To adjust the tenting, it’s simply a case of using a little hex key (that nestles inside the handy travel pouch) and releasing the bolts that lock the metal legs and thumb key islands in place. It’s certainly much easier than the system employed on the MoErgo Glove80 but by using the thumb section to support the chassis, it forces those keys down a little too much if you want a large degree of tenting.

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By far the best way to tent the Moonlander is to use ZSA’s all-metal system called The Platform. It permits up to 60 degrees of tenting and is very compact and portable. It’s also $112, plus shipping, which is wildly expensive for what it is.

I found the standard tenting system rather fiddly to configure, though less annoying than the Glove80’s method. Personally, I’d prefer to see some kind of ratchet or notch in the leg/thumb island’s movement, to make it easier to set the same amount of tenting on each keyboard half.

Eventually I found the level I was happy with and once locked in place, I could get on the mighty task of getting to grips with the split, columnar, guess-what-I-do key arrangement.

Some people, I’m sure, will adapt to it very quickly but decades of touch typing isn’t something that can be swiftly adapted. Even after ten days of use, I was still well short of my normal typing speed, something that I didn’t experience with the likes of Kinesis Gaming Freestyle Edge.

But where I felt that I would need considerably more time to adapt to the Glove80’s layout, the Moonlander was beginning to make sense and if it was my own keyboard, I’d probably spend a good deal of time experimenting with different key layouts to find the perfect one for me.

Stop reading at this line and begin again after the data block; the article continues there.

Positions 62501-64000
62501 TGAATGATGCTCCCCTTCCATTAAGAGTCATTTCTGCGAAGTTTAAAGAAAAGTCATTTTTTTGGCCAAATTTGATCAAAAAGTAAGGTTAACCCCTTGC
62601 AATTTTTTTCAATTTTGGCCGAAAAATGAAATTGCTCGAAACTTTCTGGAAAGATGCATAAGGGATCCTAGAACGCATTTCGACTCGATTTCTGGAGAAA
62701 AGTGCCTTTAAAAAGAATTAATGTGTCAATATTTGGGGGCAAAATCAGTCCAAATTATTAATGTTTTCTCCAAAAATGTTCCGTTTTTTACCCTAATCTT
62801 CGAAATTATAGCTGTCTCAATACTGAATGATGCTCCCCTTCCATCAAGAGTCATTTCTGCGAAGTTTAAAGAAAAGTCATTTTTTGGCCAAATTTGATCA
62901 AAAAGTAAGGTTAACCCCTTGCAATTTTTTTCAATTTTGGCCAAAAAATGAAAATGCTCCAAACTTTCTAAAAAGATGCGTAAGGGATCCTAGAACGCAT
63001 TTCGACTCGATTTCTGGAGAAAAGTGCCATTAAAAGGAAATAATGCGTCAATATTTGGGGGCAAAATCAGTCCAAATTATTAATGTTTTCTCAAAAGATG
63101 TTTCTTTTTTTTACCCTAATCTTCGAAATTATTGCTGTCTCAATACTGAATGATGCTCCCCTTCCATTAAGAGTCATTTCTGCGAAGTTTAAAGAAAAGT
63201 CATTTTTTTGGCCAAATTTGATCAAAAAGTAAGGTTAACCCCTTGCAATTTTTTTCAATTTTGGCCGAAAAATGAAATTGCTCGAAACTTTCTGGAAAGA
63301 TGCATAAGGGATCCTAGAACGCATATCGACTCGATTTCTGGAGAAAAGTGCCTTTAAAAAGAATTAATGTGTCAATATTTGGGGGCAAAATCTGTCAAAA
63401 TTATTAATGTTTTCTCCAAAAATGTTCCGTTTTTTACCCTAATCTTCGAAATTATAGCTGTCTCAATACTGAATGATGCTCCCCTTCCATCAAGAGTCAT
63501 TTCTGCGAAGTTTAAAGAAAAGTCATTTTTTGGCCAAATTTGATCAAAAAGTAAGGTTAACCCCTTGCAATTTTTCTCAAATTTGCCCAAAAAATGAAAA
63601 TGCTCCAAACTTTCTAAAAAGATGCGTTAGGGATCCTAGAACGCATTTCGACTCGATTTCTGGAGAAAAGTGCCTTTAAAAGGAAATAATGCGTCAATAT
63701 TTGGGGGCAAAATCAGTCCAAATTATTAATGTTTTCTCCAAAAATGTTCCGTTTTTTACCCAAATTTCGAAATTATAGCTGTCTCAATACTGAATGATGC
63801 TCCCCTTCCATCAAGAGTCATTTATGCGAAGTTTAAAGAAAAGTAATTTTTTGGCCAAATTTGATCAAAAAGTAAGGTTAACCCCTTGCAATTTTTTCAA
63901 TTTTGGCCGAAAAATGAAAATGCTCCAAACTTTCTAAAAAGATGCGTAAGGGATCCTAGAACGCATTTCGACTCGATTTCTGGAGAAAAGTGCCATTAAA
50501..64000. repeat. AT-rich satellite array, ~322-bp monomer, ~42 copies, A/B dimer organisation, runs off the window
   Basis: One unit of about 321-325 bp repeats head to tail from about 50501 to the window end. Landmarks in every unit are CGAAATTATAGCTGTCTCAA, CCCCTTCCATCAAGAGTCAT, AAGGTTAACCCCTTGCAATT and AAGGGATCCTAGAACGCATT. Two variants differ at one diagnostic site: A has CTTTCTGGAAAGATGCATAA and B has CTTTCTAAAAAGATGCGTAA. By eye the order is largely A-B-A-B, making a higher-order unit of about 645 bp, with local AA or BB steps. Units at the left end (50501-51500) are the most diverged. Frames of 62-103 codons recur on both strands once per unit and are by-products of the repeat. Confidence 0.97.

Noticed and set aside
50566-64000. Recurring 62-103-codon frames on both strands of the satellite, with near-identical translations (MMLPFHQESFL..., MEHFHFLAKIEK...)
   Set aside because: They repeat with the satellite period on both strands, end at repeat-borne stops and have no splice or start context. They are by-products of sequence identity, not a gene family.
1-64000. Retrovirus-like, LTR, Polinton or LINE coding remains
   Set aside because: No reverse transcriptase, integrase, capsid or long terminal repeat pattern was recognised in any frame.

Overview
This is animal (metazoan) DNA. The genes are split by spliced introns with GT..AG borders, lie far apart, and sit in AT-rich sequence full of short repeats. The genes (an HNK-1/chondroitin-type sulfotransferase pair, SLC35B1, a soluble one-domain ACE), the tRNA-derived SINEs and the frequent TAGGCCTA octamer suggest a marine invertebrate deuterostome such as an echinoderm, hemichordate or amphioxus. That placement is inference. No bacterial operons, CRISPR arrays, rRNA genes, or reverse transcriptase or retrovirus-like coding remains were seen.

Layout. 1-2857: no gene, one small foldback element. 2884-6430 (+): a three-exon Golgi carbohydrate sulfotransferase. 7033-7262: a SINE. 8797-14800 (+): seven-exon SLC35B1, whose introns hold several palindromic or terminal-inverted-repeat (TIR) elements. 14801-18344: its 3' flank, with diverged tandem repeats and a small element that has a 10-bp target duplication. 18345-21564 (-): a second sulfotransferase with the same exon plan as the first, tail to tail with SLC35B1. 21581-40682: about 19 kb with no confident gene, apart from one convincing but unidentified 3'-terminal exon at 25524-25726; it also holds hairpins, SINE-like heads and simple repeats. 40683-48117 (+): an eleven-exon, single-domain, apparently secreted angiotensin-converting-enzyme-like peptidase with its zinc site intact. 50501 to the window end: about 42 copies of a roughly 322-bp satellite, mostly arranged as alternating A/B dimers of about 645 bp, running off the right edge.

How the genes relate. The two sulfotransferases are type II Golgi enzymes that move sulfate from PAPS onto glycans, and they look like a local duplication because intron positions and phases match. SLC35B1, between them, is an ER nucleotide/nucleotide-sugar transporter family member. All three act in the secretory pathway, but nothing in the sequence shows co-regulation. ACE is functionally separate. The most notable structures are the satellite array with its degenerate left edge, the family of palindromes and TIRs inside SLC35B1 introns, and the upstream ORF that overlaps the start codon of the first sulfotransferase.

This is especially true for gaming, as ZSA has made some unusual design choices to minimise the size of the keyboard. For example, by default there’s no dedicated key for Left Control, so if you use this for crouching in FPS games, then you’ll either need to remap the key in-game or change the Moonlander’s configuration.

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Lots of older games are very twitchy when it comes to rebinding keys and this may well put you off somewhat. However, if you can get around that small issue, then you’ll find the Moonlander to be perfectly capable in gaming.

That’s despite the serious reduction in the number of keys, compared to a standard layout. With just 72 in total, lots of symbols and functions can only be accessed via the use a ‘layer’ key, which activates a new mapping when pressed or held.

Buy if…

✅ You need ultra ergonomics: Everything about the Moonlander is for making your keyboard life as comfortable and stress-free as possible.

Don’t buy if…

❌ You don’t want to spend weeks learning how to type again: The large, split, columnar arrangement is great for your body but it will mess with your mind for a good while until you’re used to it.

Access to media and RGB controls lies within a second layer, and while I’m not a fan of such systems, it does work pretty well here. That said, the lack of discrete Function keys could be a problem for users who heavily rely on them, though once you get used to stabbing a Layer key to access them it stops being an issue.